A Frenchwoman injured in the attack on Tunisia’s national museum has died of her wounds, bringing the total killed in the assault by Islamists to 22.
French President Francois Hollande expressed “deep sadness” at the death of Huguette Dupeu in a statement.
Most of the dead in the raid were foreign tourists. Two of the attackers were killed by security forces.
A huge march against terrorism is planned for Sunday that will finish outside the Bardo museum.
President Hollande is among those expected at the event in the capital Tunis.
Cradle of ‘Arab Spring’ under threat
The museum’s planned reopening earlier this week was postponed over security concerns.
Schoolchildren and students were allowed in on Friday, with the general public to be readmitted Monday.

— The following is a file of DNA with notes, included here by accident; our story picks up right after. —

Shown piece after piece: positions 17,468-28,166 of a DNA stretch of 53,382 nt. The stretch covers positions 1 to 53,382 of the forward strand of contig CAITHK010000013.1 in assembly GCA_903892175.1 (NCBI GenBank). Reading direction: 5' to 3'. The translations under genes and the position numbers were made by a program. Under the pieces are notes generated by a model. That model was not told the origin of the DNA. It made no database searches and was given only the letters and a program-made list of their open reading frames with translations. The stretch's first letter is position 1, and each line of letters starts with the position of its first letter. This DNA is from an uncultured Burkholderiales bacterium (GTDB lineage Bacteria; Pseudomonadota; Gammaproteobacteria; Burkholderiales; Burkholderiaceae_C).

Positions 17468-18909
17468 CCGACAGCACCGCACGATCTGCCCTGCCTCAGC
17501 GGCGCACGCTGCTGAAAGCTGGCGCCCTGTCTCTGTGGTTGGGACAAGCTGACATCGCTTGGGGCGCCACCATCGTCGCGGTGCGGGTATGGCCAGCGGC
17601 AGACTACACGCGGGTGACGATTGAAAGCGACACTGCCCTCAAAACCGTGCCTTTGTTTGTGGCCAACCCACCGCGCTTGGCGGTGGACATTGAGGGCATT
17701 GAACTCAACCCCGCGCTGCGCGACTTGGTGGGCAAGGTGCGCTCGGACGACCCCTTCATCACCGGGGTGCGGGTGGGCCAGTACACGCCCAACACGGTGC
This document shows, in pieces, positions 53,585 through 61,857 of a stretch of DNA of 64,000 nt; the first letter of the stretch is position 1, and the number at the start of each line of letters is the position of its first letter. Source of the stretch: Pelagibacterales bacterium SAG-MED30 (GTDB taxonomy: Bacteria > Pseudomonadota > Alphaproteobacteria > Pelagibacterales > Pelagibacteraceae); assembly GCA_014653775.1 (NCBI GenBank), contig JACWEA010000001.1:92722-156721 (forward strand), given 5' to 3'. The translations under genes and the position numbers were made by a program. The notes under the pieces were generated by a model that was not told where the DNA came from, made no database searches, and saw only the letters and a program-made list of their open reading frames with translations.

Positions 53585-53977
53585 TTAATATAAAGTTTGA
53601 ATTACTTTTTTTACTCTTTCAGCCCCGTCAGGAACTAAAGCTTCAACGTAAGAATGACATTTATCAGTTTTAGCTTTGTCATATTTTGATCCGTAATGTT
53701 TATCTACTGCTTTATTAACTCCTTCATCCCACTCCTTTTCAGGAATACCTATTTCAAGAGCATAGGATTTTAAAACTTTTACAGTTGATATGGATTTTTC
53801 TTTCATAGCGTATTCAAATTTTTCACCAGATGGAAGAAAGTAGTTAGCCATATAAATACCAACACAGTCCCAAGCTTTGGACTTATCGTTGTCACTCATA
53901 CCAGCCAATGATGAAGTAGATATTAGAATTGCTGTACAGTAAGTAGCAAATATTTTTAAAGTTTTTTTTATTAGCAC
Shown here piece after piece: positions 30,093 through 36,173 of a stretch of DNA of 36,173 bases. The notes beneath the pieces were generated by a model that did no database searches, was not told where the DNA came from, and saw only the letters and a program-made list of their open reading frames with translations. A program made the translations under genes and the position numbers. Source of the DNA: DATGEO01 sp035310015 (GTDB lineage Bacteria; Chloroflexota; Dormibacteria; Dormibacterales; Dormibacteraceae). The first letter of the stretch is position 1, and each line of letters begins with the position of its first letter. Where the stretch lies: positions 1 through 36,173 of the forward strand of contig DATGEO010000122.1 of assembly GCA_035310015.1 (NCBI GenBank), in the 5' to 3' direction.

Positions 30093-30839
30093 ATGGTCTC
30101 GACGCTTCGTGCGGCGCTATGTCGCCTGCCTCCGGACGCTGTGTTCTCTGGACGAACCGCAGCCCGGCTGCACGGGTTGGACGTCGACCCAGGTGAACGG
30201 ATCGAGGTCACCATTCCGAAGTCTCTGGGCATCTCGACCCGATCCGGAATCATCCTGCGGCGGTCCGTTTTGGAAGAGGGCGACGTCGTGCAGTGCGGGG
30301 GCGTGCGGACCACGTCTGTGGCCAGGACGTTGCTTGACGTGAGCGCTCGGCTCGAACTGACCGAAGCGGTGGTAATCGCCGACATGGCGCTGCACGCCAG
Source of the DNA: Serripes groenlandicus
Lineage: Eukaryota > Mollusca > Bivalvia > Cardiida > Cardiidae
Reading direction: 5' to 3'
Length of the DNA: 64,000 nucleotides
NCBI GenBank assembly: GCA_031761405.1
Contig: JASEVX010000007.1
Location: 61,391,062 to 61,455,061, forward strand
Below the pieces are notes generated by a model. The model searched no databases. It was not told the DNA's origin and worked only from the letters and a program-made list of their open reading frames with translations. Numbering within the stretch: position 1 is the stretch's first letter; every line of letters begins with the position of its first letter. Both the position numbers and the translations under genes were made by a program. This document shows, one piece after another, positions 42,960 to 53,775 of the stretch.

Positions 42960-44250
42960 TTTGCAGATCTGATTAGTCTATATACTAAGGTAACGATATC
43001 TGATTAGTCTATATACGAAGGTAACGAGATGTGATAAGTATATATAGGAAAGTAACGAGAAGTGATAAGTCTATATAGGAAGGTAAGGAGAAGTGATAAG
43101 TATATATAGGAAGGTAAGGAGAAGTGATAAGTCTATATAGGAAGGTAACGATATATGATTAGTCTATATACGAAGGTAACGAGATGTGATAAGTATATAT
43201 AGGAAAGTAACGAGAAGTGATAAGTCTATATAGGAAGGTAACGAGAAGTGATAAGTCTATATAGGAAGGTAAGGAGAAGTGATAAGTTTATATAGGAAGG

The attack, claimed by Islamic State (IS), was the deadliest in Tunisia since the uprising which led to the overthrow of long-serving ruler Zine al-Abidine Ben Ali in 2011.
Over 20 people have been arrested in connection with the attack, although just two gunmen are thought to have carried out the raid.
They are said to have been trained in Libya in an area controlled by IS.
The Tunisian Prime Minister, Habib Essid, has admitted “shortcomings” in the country’s security system and has dismissed six police chiefs over the attack.